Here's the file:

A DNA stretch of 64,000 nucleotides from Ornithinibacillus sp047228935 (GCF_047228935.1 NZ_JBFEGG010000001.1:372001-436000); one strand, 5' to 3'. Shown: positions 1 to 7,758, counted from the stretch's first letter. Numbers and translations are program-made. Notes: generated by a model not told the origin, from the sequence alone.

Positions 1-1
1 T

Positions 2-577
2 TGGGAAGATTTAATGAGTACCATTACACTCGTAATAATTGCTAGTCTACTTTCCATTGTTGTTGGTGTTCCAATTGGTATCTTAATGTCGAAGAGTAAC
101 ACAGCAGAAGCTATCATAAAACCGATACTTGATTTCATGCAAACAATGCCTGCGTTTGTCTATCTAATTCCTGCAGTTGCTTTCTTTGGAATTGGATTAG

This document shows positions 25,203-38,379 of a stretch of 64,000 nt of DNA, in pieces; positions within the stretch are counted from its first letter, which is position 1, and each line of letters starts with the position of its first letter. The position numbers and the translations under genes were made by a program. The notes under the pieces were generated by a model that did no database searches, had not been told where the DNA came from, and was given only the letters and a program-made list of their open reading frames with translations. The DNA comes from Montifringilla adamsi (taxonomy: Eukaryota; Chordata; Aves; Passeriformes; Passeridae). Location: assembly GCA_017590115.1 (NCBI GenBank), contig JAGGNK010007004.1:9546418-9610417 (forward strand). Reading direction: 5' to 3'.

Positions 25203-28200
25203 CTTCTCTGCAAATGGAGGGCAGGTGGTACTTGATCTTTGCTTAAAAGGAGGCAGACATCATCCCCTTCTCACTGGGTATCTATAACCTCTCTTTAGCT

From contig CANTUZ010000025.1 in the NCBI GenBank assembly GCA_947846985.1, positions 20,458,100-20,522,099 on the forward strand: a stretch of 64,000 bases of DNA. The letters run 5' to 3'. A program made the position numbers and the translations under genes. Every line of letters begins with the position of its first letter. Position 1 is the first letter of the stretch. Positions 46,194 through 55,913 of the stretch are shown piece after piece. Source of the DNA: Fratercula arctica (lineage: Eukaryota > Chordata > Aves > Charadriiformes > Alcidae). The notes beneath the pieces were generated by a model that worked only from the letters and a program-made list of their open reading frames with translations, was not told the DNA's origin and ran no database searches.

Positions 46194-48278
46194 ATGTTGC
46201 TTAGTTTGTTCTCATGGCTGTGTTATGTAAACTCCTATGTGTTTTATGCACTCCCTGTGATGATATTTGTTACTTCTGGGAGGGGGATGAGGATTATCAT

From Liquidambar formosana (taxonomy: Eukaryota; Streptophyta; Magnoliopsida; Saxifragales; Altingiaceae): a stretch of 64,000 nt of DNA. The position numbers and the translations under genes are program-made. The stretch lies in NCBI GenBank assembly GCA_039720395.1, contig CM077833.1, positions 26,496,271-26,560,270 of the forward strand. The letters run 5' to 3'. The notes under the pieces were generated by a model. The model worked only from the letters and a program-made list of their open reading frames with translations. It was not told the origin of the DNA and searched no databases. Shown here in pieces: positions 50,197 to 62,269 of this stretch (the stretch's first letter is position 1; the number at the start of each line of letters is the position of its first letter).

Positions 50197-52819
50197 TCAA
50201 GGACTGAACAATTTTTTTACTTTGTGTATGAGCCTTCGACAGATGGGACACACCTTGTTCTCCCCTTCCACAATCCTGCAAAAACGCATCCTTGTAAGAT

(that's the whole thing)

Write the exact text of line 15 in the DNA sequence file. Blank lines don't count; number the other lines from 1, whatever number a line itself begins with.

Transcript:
Positions 50197-52819